Utility and beauty

Design is not an abstract thing or an elitist phenomenon. It is inventing objects that improve people’s lives. Even if only from an aesthetic point of view, because we all - each in his or her own way - need some beauty

When I was little, my sister and I did our homework sitting on two red plastic chairs. They were light, glossy and looked like they were made from Lego. They were akin to a toy, something “grown-up” that also knew how to speak to us children. That chair – the 4867 by Joe Colombo for Kartell, from 1965 – is now in the design collection at MoMA in New York. For me it was one of my first contacts with the world of design. And it influenced the way I look at objects, trying to enter into contact with them. To understand them.

Ruben Modigliani - Photo © Valentina Sommariva
Ruben Modigliani – Photo © Valentina Sommariva

Nowadays there is an awareness around this theme that I believe is unprecedented in history, at least in western history. It can be seen in the extraordinary amount of people that an event like Milan Design Week manages to attract; pre-pandemic the numbers exceeded half a million visitors, and in a city of one million and 350 thousand inhabitants the impact is tangible. It is a moment of recall in which the global design community takes stock of the situation, expresses new ideas. It addresses desires (the evolution of taste) and needs (environment and security, to name two of the most current). It is the point of contact between the frontiers of the freest experimentation and an important industry – especially for Italy, where the value of production is around 57 billion euro (2022 data, source FLA).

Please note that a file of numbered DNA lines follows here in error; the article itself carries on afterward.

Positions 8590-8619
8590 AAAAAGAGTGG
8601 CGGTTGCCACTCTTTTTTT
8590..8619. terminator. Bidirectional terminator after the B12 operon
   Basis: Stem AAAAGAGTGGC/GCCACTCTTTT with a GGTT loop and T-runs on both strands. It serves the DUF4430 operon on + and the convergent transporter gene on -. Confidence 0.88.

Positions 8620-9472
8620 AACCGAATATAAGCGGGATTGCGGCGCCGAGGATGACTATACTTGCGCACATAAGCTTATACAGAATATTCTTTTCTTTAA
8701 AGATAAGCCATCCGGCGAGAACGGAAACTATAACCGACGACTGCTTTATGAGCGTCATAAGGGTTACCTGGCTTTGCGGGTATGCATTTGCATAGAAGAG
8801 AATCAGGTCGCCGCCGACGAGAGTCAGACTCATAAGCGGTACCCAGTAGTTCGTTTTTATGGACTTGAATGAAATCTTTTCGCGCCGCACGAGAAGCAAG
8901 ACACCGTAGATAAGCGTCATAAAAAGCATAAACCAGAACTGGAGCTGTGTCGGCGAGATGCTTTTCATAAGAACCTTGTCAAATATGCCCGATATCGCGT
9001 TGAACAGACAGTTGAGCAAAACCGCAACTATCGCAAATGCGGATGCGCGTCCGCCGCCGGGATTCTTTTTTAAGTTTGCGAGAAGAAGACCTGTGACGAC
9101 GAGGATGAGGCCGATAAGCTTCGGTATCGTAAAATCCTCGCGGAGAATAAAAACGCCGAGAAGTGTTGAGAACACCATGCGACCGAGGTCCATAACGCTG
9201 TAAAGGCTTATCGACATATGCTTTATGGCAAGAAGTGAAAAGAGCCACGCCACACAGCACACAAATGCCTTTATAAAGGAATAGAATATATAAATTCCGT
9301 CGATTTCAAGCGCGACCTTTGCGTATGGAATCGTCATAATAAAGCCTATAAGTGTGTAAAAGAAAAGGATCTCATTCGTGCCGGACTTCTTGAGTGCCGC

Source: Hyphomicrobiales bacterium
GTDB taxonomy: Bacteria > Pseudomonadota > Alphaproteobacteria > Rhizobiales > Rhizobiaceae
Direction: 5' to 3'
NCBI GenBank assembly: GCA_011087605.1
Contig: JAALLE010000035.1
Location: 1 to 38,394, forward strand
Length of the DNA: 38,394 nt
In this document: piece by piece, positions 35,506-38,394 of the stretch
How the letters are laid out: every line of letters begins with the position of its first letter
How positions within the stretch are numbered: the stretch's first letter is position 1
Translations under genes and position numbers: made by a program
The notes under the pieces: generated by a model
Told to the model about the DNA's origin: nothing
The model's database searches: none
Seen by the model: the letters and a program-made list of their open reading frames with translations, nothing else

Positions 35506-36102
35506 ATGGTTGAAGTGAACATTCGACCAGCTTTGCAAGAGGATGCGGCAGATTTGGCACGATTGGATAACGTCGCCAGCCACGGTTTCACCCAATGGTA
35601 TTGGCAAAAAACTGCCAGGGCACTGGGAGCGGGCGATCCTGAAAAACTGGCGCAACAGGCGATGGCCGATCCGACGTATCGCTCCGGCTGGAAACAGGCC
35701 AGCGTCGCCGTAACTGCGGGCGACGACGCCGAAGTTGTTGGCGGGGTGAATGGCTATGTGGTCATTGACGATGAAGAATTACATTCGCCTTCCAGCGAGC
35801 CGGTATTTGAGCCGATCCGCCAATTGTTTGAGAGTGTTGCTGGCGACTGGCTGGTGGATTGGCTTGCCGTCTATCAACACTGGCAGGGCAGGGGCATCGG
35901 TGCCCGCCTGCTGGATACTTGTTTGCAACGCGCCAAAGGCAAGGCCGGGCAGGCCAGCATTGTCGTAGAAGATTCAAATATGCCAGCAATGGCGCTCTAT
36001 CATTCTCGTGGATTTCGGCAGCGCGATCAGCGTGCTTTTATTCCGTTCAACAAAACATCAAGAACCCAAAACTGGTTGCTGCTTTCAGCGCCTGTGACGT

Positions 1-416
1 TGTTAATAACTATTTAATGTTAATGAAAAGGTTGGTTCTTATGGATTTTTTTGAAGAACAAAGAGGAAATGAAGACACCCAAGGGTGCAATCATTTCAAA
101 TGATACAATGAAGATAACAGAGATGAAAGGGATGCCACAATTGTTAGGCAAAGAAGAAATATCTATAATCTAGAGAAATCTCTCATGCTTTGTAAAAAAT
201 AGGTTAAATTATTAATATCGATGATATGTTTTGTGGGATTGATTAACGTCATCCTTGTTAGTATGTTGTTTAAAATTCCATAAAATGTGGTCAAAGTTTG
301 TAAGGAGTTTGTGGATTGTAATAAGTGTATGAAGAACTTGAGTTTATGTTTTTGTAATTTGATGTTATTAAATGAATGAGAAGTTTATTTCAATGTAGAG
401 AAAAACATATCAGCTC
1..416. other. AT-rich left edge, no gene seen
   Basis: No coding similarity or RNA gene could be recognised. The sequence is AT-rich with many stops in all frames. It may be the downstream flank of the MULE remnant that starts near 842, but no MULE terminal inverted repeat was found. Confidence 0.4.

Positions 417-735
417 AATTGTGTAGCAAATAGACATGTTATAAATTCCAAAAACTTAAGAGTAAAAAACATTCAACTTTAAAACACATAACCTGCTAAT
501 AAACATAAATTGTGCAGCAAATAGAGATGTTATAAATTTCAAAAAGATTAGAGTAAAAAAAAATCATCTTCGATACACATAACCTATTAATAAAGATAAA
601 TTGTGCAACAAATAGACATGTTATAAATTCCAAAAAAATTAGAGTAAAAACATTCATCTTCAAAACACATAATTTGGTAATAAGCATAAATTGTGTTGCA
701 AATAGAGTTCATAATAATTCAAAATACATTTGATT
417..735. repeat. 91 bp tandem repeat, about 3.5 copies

There is more. For the city it is also a way to look at itself through new eyes and think about the future; every edition presents spaces to the pubic that have never been seen before, that open up new perspectives. Even for the many visitors who are not professionals it certainly constitutes a moment in which one’s visual field expands, acquires depth. And becomes experience.

Contemporary design has roots that go back in time. The words of William Morris come to mind, who in 1880 declared: “Have nothing in your houses that you do not know to be useful or believe to be beautiful”. Utility and beauty, two elements that it is the task of design to bring together. Then, now and tomorrow.

PS – Welcome Mia! Our cover also talks about you. Because it is ideas that build the future.